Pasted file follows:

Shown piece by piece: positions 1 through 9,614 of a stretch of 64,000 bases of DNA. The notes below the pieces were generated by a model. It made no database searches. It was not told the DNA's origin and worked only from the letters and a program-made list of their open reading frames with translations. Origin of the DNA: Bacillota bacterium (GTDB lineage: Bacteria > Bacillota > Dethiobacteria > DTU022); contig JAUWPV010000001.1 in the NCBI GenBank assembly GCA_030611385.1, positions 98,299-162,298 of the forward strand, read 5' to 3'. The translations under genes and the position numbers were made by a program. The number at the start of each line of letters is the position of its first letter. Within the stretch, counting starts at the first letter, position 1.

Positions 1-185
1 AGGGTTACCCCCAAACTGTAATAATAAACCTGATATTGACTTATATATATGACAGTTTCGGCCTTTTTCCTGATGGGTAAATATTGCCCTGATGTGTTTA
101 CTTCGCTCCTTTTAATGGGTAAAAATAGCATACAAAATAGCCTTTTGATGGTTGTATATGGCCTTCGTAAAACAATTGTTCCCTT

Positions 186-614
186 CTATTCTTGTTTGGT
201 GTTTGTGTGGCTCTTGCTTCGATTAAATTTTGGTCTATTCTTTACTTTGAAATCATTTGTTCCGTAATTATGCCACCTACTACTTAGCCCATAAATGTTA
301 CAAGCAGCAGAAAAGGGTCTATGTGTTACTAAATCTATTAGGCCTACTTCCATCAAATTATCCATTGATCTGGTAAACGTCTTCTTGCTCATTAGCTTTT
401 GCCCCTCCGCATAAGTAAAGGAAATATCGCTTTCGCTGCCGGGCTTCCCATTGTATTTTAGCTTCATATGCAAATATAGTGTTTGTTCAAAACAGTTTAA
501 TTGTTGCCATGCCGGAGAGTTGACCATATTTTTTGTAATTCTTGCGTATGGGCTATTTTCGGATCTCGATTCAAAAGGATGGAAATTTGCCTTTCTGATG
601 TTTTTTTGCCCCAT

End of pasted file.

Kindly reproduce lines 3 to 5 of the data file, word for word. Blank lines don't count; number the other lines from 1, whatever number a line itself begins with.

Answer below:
1 AGGGTTACCCCCAAACTGTAATAATAAACCTGATATTGACTTATATATATGACAGTTTCGGCCTTTTTCCTGATGGGTAAATATTGCCCTGATGTGTTTA
101 CTTCGCTCCTTTTAATGGGTAAAAATAGCATACAAAATAGCCTTTTGATGGTTGTATATGGCCTTCGTAAAACAATTGTTCCCTT

Positions 186-614